Ultrasonic Cleaning

Ultrasonic Cleaning

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Contact Us

Ultrasonic Cleaning

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Versatile Selection of Ultrasonic Cleaner Solutions

Techspray offers a variety of solvent and water-based ultrasonic cleaners. An efficient ultrasonic cleaner is designed to work in a variety of applications such as electronics cleaning, industrial cleaning, machinery and much more.

  • Techspray Renew - Water-based flux removers with zero GWP and low VOC.
  • PWR-4 – Cost effective, nonflammable, and low toxicity, so ideal replacement for n-propyl bromide (nPB) and other toxic industrial solvents.
  • G3 - a Top-selling nonflammable solvent that’s effective on the broadest array of soils.
  • Precision-V – Nonflammable replacement for AK225, and ideal for aviation, aerospace, medical and military applications.

For ultrasonic cleaning, safety is our top priority:

  • Flammability - Choosing a nonflammable cleaner is generally the safest choice. Otherwise, ventilation has to be explosion-proof and adequate to remove all the flammable fumes so they don't accumulate and create a significant hazard. It is also common to clean in a heated ultrasonic bath for extra solvency, which makes the use of a nonflammable cleaner all the more critical. Techspray offers three brand names of nonflammable solvents: G3, PWR-4, and Precision-V.
  • Toxicity - Techspray offers innovative solvents that are much safer than the four most common industrial solvents: TCE, nPB, Perc and Methylene Chloride and quickly clean the most difficult greases and fluxes. None of Techspray ultrasonic cleaners contain these highly toxic solvents, and PWR-4 is specifically engineered as a replacement.

FAQ's

What Is the Best Cleaning Solvent for an Ultrasonic Process?

If the chemistry is a good solvency match to the soil, less sonic agitation will be needed. This allows you to run your cleaning process more quickly, at lower temperature, and lower amplitude, decreasing the likelihood of damaging sensitive components. The following are characteristics to look for when reviewing options: 1) Solvency – Ability of the cleaner to breakdown and dissolve the soil. For a quick evaluation of solvency, place a drop of cleaner directly on the soiled part, let it sit for a few minutes, and they blot it dry. From this simple test, you can generally tell if the chemistry is a good match to the soil. If the cleaner just sits on the surface of the soil, and doesn’t wet and start to break down the soil, move on to the next cleaner. 2) Surface tension – This impacts how well a solvent can get into tight crevices, like under low stand-off components. 3) Density – Density can have a minor impact on how quickly the sonic waves travel through the liquid, and the amount of cavitation. A higher density material requires more energy to move, so could deplete the energy, thus the cleaning power, by the time it reach the part.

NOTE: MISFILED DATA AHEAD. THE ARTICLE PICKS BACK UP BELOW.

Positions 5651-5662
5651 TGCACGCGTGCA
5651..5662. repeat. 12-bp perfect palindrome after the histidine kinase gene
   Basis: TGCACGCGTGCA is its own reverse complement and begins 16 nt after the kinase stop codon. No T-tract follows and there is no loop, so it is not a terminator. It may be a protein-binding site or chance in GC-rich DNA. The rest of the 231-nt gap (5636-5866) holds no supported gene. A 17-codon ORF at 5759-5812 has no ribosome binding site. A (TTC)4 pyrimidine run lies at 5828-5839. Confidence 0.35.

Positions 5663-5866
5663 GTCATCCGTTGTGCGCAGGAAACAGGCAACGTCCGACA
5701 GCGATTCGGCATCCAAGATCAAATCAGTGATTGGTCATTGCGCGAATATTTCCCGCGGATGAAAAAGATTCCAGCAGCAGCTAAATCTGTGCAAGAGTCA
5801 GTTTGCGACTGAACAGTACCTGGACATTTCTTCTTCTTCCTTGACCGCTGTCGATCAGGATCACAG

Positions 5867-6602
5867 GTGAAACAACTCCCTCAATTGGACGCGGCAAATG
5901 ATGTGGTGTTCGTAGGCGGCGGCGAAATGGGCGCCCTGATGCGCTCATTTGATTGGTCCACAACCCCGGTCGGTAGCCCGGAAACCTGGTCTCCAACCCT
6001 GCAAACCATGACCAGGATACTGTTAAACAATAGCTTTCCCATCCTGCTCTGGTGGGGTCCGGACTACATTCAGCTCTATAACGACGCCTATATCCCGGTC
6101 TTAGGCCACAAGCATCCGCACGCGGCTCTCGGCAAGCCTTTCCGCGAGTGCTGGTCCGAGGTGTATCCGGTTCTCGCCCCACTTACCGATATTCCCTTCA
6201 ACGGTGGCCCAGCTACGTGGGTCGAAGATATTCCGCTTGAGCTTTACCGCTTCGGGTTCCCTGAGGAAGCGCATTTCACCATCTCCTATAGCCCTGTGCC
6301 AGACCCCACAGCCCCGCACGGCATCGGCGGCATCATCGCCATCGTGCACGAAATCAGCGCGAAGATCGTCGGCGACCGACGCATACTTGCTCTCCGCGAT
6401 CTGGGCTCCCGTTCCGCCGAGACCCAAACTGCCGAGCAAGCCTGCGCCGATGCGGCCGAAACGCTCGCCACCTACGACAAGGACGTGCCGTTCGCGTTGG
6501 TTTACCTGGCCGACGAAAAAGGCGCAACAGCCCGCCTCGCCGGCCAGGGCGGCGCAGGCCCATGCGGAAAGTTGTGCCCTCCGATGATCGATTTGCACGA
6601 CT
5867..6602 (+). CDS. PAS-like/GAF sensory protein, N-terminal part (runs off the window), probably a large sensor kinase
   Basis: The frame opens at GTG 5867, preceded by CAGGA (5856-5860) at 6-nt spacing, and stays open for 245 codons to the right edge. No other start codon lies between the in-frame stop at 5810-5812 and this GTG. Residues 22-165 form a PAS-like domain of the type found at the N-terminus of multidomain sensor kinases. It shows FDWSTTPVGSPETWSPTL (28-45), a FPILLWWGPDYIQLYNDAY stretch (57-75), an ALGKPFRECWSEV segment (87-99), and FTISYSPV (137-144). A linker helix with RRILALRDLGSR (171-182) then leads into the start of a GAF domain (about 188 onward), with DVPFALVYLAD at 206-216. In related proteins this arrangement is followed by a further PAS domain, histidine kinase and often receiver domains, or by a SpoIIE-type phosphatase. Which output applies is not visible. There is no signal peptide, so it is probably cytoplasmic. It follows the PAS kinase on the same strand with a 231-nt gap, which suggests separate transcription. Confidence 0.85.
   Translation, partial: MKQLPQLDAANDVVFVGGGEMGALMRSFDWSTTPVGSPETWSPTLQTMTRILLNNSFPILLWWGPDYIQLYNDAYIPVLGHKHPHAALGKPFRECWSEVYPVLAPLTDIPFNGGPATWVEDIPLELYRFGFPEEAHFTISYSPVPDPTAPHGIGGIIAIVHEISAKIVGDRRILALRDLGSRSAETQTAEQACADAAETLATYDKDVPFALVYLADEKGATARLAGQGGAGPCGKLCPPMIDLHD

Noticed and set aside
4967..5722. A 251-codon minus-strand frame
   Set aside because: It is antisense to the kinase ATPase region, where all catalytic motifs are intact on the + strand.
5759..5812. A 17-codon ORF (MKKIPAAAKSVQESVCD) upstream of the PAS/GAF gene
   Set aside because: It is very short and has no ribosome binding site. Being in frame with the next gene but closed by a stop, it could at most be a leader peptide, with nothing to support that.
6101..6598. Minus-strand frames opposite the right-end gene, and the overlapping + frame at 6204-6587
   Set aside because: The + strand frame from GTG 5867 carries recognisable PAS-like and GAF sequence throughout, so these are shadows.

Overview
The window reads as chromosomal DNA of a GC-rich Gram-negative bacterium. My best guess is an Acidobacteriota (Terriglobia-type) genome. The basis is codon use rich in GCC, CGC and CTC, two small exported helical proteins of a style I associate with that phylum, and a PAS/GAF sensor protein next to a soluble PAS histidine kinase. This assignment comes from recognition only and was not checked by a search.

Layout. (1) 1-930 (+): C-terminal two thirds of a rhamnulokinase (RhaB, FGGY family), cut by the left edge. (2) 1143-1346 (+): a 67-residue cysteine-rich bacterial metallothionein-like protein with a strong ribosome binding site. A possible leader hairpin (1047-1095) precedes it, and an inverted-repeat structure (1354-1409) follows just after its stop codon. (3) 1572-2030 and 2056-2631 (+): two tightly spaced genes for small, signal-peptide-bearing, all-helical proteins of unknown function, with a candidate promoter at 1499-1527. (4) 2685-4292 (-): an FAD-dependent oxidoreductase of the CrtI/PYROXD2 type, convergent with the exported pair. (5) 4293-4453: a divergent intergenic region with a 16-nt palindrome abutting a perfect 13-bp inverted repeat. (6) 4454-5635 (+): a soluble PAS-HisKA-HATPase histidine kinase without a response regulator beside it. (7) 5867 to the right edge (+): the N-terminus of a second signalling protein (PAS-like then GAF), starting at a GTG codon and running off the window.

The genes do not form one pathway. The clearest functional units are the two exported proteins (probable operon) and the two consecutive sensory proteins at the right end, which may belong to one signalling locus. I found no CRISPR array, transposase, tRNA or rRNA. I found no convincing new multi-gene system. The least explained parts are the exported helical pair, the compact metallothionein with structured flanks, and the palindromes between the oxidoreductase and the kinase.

How Do You Maximize Cleaning Performance with Ultrasonic Equipment?

Several adjustments can be made to increase the cleaning performance of your ultrasonic process: 1) Frequency – This is the number of waves in a second, so how “tight” the wave form is. Lower frequencies provide more aggressive cleaning, but more potential of damaging sensitive surfaces and components. High frequency sonic waves can penetrate into tighter areas. As you get over 400 kHz, in the mega-sonic range, the bubble collapse is not as violent due to smaller spacing, so cleaning is often less effective in tight areas. 2) Amplitude – This is the height of the wave, or the loudness. Greater amplitude will generally increase cleaning effectiveness, but also the potential for damage of delicate surfaces or components. 3) Temperature – Increased temperature generally improves the cleaning performance of a solvent. Higher temperature can also reduce the viscosity of the cleaner and increase the surface tension, allowing the solvent to enter tighter areas. Cleaning performance increases significantly if the temperature of the solvent is above the melting point of the soil. 4) Time – Increase the time of the cleaning cycle to compensate for lower than optimal solvency. 5) Chemistry – If the chemistry has a good solvency match to the soil, less sonic agitation will be needed. This allows you to run your cleaning process more quickly, at lower temperature, and lower amplitude, decreasing the likelihood of damaging sensitive components.

How Does Ultrasonic Equipment Work?

An ultrasonic cleaning process utilizes equipment to transmit ultrasound waves, generally between 20-40 kHZ. The transducers send those sound waves through the liquid cleaner, which acts as a transfer medium from the transducers to the parts. At very high frequency, the waves may pass over the surface of the parts, creating agitation through a process called acoustic streaming. As the frequency is reduced, it creates cavitation within the liquid. These voids quickly collapse, generating heat and shock waves, which creates agitation in the cleaning process.

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